Ataxic Cerebral Palsy: Do You Have a Case?
A cerebral palsy diagnosis can be devastating for families. One type of cerebral palsy is ataxic cerebral palsy, which affects a child’s balance and coordination. This type of cerebral palsy can cause problems in many areas of your child’s life. If the condition resulted because of a provider’s medical negligence, a Philadelphia birth injury lawyer at Raynes & Lawn might help you recover financial compensation for your losses.
What Is Ataxic Cerebral Palsy?
Ataxic cerebral palsy is a less common type of cerebral palsy that involves the loss of the child’s control over their bodily movements. If your child has ataxic cerebral palsy, their ability to maintain balance will be affected. While it is a common type of birth injury, it is less common than spastic cerebral palsy.
Ataxic cerebral palsy is caused by a brain injury to the baby’s cerebellum before, during, or immediately after birth. The cerebellum is the region of the brain that controls movement. If your baby suffered an injury to the cerebellum, they will have difficulty controlling movement and maintaining balance in the upper and lower limbs.
There are several risk factors for ataxic CP, including the following:
- Maternal infections during pregnancy
- Head trauma during labor and delivery
- Delivering multiples
- Fertility drugs
- Oxygen deprivation during labor and delivery
Ataxic cerebral palsy is often caused by medical malpractice.
Ataxic vs. Spastic Cerebral Palsy
The Centers for Disease Control and Prevention (CDC) reports that 80% of people who have cerebral palsy have spastic CP. By contrast, ataxic cerebral palsy is much rarer.
Spastic CP is caused by an injury to the motor cortex of the brain. Children with spastic CP experience rigidity and stiffness. Those with ataxic CP have trouble controlling bodily movement, and their body might not be as rigid as it should be.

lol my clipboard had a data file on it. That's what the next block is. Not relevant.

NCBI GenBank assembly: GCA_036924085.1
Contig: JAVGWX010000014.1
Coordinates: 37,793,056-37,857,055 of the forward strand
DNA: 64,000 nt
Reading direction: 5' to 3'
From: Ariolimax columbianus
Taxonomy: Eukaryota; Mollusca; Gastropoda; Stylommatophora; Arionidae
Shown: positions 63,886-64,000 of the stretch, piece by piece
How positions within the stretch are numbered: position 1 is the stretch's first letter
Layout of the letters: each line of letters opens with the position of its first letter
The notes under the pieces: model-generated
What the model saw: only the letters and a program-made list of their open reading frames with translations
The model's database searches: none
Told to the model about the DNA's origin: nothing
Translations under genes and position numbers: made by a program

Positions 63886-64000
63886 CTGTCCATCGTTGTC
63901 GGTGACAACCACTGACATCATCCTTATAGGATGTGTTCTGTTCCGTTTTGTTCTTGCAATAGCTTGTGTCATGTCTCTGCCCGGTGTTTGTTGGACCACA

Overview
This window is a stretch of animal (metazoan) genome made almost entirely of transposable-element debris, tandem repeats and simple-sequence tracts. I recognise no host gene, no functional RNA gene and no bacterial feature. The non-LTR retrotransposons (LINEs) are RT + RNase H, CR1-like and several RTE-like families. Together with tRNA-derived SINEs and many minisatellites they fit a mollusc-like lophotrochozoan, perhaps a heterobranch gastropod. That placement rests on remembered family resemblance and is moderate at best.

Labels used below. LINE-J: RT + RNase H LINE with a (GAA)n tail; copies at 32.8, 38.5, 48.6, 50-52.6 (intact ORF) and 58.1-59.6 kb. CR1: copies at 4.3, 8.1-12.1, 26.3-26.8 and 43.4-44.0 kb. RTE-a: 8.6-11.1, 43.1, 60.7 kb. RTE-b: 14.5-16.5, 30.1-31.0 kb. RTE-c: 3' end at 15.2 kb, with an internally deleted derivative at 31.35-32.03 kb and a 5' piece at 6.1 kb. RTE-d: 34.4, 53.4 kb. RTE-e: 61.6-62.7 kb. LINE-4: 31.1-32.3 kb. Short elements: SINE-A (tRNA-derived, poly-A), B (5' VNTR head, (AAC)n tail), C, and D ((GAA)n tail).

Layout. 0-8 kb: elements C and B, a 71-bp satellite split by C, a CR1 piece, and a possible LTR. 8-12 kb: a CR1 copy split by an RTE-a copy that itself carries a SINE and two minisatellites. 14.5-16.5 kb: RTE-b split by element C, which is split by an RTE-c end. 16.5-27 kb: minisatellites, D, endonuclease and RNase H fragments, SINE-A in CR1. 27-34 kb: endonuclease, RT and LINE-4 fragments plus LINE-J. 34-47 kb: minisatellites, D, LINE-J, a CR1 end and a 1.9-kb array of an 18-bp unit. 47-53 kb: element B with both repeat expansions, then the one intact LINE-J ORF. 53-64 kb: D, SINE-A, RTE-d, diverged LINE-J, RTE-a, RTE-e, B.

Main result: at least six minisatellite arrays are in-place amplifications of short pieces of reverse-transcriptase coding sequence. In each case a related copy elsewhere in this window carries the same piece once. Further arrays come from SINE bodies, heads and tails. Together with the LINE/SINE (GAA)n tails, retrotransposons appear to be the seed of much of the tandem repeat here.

Diagnosis of Ataxic Cerebral Palsy
Ataxic cerebral palsy is typically not diagnosed until a child is between 18 to 24 months old. If cerebral palsy is suspected, the doctors will perform a variety of tests, including CT scans, brain scans, metabolic tests, genetic tests, and magnetic resonance imaging (MRI) tests. They might perform multiple tests to confirm the diagnosis.
Ataxic CP Symptoms
Your child might show the following symptoms if they have ataxic cerebral palsy, but just because they have one or more of the symptoms doesn’t necessarily mean they have the condition:
- Struggling to perform voluntary movements
- Performing incorrect movements
- Unusual acceleration of movements
- Poor balance
- Depth perception problems
- Walking with feet spread apart
- Poor muscle control
- Trouble with fine motor skills
- Speech issues
- Slow eye movements
- Trouble putting thoughts into words
- Difficulty swallowing
Treatment of Ataxic CP
After your child is diagnosed with ataxic CP, you will need to work closely with your child’s pediatrician to learn about the treatment options that will help your child the most. Early intervention can help your child achieve a better quality of life. You will likely work with a treatment team comprised of a neurologist and multiple types of therapists. While cerebral palsy can’t be cured, early intervention can improve your child’s long-term prognosis.